According to The Chicago Reporter's Findings, Chicago-area Black and Latino loan applicants making more than $100,000 a year were significantly more likely to be offered a high-cost loan than were White loan applicants making less than $35,000. In 2006, 52.7 percent of area Blacks and 40.2 percent of Latino applicants making more than $100,000 a year received high-cost loans. Only 19.3 percent of White applicants making less than $35,000 received such loans. In the same year, more than half of all Black applicants who earned less than $35,000 received high-cost loans.

As well, certain Chicago communities bear a disproportionate financial burden due to high-cost loans. Figures show the majority of home loans to be high-cost loans in neighborhoods including Englewood, West Pullman, Greater Grand Crossing, Auburn Gresham, Pullman, Roseland, Austin, and Humboldt Park, among others.

Earlier this month, the state of Illinois took important action to address the high-cost loan crisis when Governor Rod Blagojevich signed the Illinois Homeownership Preservation Act. The Act, to go into effect June 1, 2008, was drafted by Illinois Attorney General Lisa Madigan and sponsored by State Senator Jacqueline Collins (D-Chicago), as well as State Representatives Karen Yarbrough (D-Broadview) and Lou Lang (D-Skokie). The Act also received support from a diverse range of groups including the AARP, Citizen Action and the Illinois Association of Mortgage Brokers, as well as The Illinois Department of Financial & Professional Regulation.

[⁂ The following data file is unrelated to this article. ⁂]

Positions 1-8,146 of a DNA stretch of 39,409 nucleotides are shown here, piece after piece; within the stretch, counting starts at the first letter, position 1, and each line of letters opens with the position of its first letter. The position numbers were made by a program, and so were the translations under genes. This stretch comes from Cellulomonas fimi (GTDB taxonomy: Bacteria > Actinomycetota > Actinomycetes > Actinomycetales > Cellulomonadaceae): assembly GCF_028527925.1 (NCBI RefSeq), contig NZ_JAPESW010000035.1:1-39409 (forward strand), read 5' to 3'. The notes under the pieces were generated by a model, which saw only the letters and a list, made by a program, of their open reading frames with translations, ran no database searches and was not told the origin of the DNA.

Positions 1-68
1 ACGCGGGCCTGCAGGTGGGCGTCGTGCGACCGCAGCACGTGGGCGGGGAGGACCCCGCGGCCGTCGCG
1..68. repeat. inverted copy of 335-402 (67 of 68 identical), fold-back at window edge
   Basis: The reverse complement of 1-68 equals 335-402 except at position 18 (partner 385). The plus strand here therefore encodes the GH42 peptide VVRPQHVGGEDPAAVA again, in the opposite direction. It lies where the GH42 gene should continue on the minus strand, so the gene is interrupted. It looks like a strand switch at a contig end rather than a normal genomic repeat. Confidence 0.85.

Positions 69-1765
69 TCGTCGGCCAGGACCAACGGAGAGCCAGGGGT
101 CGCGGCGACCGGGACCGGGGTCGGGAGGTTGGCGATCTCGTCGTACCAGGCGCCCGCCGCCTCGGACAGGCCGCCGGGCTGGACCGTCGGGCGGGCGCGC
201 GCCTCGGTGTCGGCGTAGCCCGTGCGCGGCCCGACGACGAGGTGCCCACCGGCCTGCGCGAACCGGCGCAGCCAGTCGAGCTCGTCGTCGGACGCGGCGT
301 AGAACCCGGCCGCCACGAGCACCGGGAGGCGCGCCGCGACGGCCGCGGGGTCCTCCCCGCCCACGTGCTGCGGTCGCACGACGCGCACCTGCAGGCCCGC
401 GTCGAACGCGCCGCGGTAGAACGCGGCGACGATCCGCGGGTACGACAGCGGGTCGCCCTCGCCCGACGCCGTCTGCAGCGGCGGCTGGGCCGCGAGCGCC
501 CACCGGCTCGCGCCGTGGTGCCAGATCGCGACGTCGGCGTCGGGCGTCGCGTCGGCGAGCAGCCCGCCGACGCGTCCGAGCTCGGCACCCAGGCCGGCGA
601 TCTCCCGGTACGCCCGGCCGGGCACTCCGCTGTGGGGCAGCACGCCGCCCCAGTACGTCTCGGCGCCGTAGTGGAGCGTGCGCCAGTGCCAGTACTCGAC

"While the problems facing homeowners are not unique to our state, Governor Blagojevich has been actively working on solutions that will help Illinois families stay in their homes. These efforts include better education about the mortgage process, increased options for families in financial trouble and aggressive enforcement against predatory lenders. Programs such as the Governor's Homeowner Outreach Days which started last month should improve the odds that families in our state can stay in their homes,” said Secretary Dean Martinez, Illinois Department of Financial and Professional Regulation.